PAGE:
www.digitalmars.com         C & C++   DMDScript  

digitalmars.D - Movable resource handles

reply Matt Elkins <notreal fake.com> writes:
Hi all -- I am very new to D, coming from a background heavy on 
C++ as well as some other languages. Consequently, I am trying to 
get my head around D idioms and could use some help.

In a pet project of mine I have to deal with a lot (both many 
kinds and many instances) of handles to non-memory resources. 
These handles need deterministic destruction and are generally 
not copyable (at least, I don't want destructors run twice), but 
I do want to be able to move them ala C++'s move 
constructor/assignment. In C++ I could use std::unique_ptr with a 
custom deleter or roll my own variant of the same, but I am not 
sure how to do this in D. std.typecons.Unique doesn't appear to 
fit the bill, and my attempts to roll my own generic wrapper are 
producing results more akin to std::auto_ptr than std::unique_ptr 
(sorry for all the C++ references, it's the paradigm I know).

So to summarize, I want a struct (or something) to achieve these 
semantics:
* Stores a handle to a resource
* On destruction, cleans up the resource (custom deleter)
* Prohibits copying or in some other fashion prevents 
double-destruction
* Allows implicit moving (that is, allows destructive copy when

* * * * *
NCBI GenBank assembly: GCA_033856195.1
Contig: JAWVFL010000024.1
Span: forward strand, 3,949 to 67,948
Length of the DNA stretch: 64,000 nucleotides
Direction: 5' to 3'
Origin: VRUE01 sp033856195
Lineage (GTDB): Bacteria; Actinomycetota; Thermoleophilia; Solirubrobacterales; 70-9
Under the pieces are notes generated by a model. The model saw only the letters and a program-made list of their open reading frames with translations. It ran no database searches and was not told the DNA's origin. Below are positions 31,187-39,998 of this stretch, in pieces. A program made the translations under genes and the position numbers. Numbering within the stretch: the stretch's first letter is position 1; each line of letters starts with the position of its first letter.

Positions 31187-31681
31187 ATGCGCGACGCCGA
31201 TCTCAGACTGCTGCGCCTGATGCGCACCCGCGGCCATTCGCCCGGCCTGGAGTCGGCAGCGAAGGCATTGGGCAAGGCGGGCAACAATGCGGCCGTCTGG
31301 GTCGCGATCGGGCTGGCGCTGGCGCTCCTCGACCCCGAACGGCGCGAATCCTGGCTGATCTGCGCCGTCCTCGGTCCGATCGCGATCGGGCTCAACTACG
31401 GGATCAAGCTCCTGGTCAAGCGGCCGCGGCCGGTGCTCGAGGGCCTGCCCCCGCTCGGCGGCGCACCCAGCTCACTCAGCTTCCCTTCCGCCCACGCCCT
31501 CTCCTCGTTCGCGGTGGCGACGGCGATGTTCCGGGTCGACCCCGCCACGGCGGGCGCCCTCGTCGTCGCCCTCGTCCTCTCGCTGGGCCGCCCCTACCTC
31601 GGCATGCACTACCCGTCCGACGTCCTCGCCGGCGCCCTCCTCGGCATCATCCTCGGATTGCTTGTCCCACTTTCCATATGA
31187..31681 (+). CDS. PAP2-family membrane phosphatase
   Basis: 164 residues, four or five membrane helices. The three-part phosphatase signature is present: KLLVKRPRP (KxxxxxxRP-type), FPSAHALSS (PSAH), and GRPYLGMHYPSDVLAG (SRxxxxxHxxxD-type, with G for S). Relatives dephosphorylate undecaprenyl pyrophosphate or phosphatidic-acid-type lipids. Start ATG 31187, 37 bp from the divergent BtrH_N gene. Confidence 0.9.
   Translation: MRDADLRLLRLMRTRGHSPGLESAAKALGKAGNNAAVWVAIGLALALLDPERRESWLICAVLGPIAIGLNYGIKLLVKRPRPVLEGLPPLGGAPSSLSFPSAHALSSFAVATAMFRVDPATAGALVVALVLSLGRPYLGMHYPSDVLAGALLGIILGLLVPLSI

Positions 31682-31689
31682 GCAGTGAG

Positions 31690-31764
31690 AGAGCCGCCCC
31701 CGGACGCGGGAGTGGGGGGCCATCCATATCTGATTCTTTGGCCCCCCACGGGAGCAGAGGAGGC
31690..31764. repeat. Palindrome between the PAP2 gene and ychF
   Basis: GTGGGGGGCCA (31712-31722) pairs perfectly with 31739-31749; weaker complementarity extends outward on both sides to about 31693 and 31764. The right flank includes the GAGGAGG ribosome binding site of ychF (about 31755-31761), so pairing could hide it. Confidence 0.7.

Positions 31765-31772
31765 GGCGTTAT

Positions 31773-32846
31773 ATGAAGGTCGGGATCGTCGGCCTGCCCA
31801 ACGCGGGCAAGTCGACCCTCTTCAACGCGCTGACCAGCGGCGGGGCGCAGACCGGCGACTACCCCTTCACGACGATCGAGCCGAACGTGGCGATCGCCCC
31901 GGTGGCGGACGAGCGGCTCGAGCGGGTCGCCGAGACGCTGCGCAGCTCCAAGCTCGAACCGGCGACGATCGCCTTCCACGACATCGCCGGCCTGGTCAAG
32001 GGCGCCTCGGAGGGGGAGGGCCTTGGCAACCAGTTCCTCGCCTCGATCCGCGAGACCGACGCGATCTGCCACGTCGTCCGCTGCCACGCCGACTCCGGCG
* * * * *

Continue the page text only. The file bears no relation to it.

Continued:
the moved-from object is an rvalue)
* Is lightweight (in particular, does not touch the heap)

I have been able to implement a generic struct that addresses all 
of those except for allowing moving. Note that moving needs to be 
implicit -- that is, not require calling something like release() 
if it is an rvalue.

I apologize if this has been asked before; I found a related 
discussion from a few years ago 
(http://forum.dlang.org/post/jtogeq$2ndj$1 digitalmars.com), but 
it was focused on performance and didn't seem to address my 
specific concern.

Thanks in advance! And thanks for such a neat language!
Jan 27
parent reply ZombineDev <valid_email he.re> writes:
On Wednesday, 27 January 2016 at 23:20:27 UTC, Matt Elkins wrote:
 Hi all -- I am very new to D, coming from a background heavy on 
 C++ as well as some other languages. Consequently, I am trying 
 to get my head around D idioms and could use some help.

 In a pet project of mine I have to deal with a lot (both many 
 kinds and many instances) of handles to non-memory resources. 
 These handles need deterministic destruction and are generally 
 not copyable (at least, I don't want destructors run twice), 
 but I do want to be able to move them ala C++'s move 
 constructor/assignment. In C++ I could use std::unique_ptr with 
 a custom deleter or roll my own variant of the same, but I am 
 not sure how to do this in D. std.typecons.Unique doesn't 
 appear to fit the bill, and my attempts to roll my own generic 
 wrapper are producing results more akin to std::auto_ptr than 
 std::unique_ptr (sorry for all the C++ references, it's the 
 paradigm I know).

 So to summarize, I want a struct (or something) to achieve 
 these semantics:
 * Stores a handle to a resource
 * On destruction, cleans up the resource (custom deleter)